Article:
The sympathetically drawn, unthreatening gay characters here are practically an advertisement for this hot political topic. Abroad, the film’s biggest selling point, as with “Steam: The Turkish Bath” and “Ignorant Fairies,” is its relaxed, modern approach to gay characters and lifestyle, unusual for an Italian film. The mix of straight and gay stories, though, should broaden its appeal to a slightly wider niche. Continue reading
Written by Boyd van Hoeij
Thursday, 20 April 2006
Nothing less than a double suicide from a dazzling height initiates the fifth and by far best film of Italo-Turkish director Ferzan Ozpetek. With an equally dazzling central performance by another foreigner settled in Italy, Slovakian actress Barbora Bobulova, Cuore sacro (Sacred Heart) could very well win Ozpetek new fans at home and abroad as he forsakes his overly sentimental style for something both more subtle and more resonant.
Co-written and directed by Ozpetek, Cuore sacro is an exploration of goodness and religion and how they interact (and more often than not fail to interact) in Italian society in particular and the world at large. Unlike the director’s previous efforts (such as much laurelled La finestra di fronte/Facing window) there are no homosexual or otherwise marginalised or penniless protagonists; in Cuore sacro it is in fact fundamental that the main character is rich, at least at the start of the story.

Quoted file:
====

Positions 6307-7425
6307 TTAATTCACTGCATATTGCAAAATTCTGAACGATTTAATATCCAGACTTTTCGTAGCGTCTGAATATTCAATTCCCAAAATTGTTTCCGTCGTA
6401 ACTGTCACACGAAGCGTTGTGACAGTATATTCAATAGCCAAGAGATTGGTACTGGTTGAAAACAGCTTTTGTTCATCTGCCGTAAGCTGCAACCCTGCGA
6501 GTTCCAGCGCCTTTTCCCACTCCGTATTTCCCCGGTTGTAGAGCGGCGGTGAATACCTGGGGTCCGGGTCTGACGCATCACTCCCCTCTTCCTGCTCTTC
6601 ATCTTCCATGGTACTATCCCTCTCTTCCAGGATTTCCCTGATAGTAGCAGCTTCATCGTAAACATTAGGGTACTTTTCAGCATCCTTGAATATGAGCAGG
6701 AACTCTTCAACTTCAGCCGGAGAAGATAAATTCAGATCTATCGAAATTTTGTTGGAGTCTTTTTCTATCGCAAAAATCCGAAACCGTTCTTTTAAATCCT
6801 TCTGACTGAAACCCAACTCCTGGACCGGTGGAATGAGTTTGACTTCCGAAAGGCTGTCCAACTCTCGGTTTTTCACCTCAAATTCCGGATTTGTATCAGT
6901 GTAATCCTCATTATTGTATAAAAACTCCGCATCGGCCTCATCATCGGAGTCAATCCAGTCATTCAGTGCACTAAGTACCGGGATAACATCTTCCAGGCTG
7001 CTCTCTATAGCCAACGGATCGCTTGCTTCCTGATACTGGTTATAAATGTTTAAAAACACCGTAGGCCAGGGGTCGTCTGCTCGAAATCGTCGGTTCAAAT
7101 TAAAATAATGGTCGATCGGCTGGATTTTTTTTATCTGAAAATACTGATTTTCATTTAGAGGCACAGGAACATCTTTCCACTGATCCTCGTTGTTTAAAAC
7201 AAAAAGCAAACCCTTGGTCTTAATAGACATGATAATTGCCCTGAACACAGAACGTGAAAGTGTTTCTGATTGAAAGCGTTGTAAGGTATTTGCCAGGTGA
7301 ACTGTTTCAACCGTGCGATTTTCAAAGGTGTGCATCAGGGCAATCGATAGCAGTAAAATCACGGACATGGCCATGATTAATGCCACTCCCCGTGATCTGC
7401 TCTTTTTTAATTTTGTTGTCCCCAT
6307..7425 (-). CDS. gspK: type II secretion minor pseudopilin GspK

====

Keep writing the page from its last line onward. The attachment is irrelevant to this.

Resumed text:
Giovanna is a bookeeper in a company which packs chickens. She is married to a man who has a precarious job. First she starts being curious about a young man who lives in the block opposite hers, and then she falls in love with him. The relationship between the two becomes much stronger when she starts to find out more about him from an old man who bursts into their lives. The old man, obsessed with the memories of some things that happened n the long past autumn of 1943, has lost his memory and finds refuge in Giovanna.
“Facing Windows (La Finestra di fronte)” is like a very European and more sophisticated take on “The Notebook,” as it shifts between romantic and culinary past and present through the in-and-out consciousness of an elderly man. The “Rear Window” eroticism is just one element that accidentally brings together tangled, stymied lives swirling around lovely, exhausted, frustrated chef, wife and mother Giovanna Mezzogiorno, where each child, man, woman, friend and neighbor has separate priorities and fantasies that annoying real life interferes with, from the practical to the political. Continue reading
Tommaso (Riccardo Scamarcio, Eden Is West) has a comfortable life in Rome as an aspiring writer and a steady relationship with his boyfriend Marco—a life he has kept secret from his family. So when he’s called back to his hometown of Lecce in Italy’s deep south to help run the family pasta business, he decides to finally reveal his homosexuality to his conservative family and hopefully get out of his business obligations in the process. But when his plans are thwarted by his brother, Tommaso gets stuck on the path that he was desperately trying to avoid. Continue reading